It’s another Monday morning at Hodges Bend. The coffee is more chocolate tasting than usual, maybe it’s just because I didn’t drown it in cream this time. The usual good music has been replaced by an odd and uninspiring band. It’s one of those technically talented bands that tries too hard to prove itself with off rhythms and exaggerated vocal trills. The hum of the usual people coming and going is soothing. My favorite barista-bartenders are suppressing their usual angst with their usual smiles. One of the part owners of the place was just in sporting that ‘recovering-from-the-weekend’ look. I worry about this guy, always have. My therapeutic Spidey senses tell me he’s the type who has a lot of fun with life and an equal amount of depression to match. I’d talk to him about it but I’m usually here working through my own issues, and today is no different.
They come and go, but today unlike any other work day I get to stay, not go. It’s my birthday. And like an 8-year-old I always take off work for my birthday, been doing so my entire adult life. It’s like my own private New Year’s Day.
July 1st is the exact middle point of the year so I use it as a day of serious reflection on how my actual New Year’s resolutions are holding up: which one’s need revising, and which ones I’ve ignored or underplayed to the point that I either need to start over or throw them out completely (becoming fluent in German is on the chopping block at the moment, but I hesitate to throw it out after so much work)(even thought about writing part of that sentence in German, but realized I couldn’t)(sad)(and yes, I can put as many parenthetical phrases together as I want because it’s my birthday).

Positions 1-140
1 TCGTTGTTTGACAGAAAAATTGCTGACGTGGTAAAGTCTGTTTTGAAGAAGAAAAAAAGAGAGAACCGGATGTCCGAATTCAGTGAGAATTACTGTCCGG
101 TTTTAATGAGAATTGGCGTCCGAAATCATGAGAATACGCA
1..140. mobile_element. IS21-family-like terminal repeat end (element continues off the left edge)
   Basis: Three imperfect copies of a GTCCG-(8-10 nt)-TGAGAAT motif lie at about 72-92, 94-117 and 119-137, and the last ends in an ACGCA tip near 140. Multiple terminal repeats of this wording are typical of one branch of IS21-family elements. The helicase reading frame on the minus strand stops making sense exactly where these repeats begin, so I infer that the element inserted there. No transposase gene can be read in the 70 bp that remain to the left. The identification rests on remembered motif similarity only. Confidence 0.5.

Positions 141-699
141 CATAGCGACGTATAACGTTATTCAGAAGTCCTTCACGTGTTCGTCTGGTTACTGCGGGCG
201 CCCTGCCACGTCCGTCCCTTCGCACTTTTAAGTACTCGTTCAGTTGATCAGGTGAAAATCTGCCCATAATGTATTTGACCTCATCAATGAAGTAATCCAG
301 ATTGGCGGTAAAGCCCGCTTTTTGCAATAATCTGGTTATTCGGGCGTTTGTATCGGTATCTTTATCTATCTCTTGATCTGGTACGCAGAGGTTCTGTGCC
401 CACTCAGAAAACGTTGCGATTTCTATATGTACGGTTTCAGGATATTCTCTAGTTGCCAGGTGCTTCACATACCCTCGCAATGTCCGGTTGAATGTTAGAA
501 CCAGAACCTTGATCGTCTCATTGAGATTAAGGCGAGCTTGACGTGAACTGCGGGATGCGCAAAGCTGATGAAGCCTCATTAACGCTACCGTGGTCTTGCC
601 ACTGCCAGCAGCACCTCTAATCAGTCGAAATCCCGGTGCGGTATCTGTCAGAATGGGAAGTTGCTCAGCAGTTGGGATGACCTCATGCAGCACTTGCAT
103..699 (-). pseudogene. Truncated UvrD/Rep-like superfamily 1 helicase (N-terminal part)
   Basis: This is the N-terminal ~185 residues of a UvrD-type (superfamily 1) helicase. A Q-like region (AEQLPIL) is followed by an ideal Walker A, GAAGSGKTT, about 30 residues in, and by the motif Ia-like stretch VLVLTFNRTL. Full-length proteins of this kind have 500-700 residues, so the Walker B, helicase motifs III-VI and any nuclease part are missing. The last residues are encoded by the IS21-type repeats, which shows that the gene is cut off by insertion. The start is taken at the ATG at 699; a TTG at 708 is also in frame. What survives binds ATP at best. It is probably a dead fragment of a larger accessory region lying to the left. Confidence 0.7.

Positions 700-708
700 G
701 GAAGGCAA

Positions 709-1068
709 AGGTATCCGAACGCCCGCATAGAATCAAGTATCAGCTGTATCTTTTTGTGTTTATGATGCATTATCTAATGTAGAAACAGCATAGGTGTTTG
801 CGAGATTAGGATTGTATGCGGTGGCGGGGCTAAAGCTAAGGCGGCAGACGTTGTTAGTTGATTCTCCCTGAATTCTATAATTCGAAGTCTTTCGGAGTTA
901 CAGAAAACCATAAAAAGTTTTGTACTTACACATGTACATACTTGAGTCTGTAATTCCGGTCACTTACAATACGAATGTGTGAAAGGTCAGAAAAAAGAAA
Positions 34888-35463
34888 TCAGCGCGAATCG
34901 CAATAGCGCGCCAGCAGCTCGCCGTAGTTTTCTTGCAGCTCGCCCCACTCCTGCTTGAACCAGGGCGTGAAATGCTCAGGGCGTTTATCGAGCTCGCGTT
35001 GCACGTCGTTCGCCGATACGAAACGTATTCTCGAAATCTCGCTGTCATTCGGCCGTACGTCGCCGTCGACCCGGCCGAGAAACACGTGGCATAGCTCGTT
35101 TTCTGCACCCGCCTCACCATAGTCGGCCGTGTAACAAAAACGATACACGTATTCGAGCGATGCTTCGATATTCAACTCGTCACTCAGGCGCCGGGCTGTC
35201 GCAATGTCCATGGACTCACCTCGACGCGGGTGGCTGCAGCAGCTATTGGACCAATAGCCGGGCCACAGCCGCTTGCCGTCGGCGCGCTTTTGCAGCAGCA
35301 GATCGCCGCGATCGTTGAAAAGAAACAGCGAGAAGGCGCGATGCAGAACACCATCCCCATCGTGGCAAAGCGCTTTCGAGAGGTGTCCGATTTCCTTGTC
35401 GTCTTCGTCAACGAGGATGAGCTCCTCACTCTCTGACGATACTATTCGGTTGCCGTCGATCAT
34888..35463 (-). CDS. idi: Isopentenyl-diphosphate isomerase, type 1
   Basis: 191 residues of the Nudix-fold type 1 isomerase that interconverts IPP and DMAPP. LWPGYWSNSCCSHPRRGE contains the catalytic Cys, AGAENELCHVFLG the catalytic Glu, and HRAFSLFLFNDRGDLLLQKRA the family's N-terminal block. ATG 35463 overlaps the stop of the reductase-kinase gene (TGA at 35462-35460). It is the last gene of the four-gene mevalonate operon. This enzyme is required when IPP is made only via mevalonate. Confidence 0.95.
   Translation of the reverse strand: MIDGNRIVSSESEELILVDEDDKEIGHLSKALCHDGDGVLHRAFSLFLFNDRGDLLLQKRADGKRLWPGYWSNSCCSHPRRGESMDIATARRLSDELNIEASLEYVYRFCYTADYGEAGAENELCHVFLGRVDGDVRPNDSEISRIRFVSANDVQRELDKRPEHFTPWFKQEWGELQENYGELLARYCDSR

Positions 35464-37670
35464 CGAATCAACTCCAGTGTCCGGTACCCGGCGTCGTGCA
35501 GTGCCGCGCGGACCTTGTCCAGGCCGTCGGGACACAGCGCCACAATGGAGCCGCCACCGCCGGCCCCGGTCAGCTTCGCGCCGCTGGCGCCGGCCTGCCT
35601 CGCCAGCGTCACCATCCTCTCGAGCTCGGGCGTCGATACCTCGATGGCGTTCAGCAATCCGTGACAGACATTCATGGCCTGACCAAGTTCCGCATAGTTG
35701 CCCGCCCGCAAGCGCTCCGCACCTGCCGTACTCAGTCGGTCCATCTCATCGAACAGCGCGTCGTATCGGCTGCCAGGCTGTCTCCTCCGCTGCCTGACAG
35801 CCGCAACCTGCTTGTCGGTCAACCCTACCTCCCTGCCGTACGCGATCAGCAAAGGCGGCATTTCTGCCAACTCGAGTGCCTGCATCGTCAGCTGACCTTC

During my reflecting what I’m reminded of most is the sheer repetition of life. From grand cosmic events like the sun rising and setting each day, to the wholly mundane repetition of breath (without which I would be dead before the end of the next paragraph), repetition is life.
There is nothing particularly challenging in breathing or enduring the rising sun each day, but when I stop to consider the repetitious quality of most things it can be a bit of a downer. Actually, it can be down right depressing.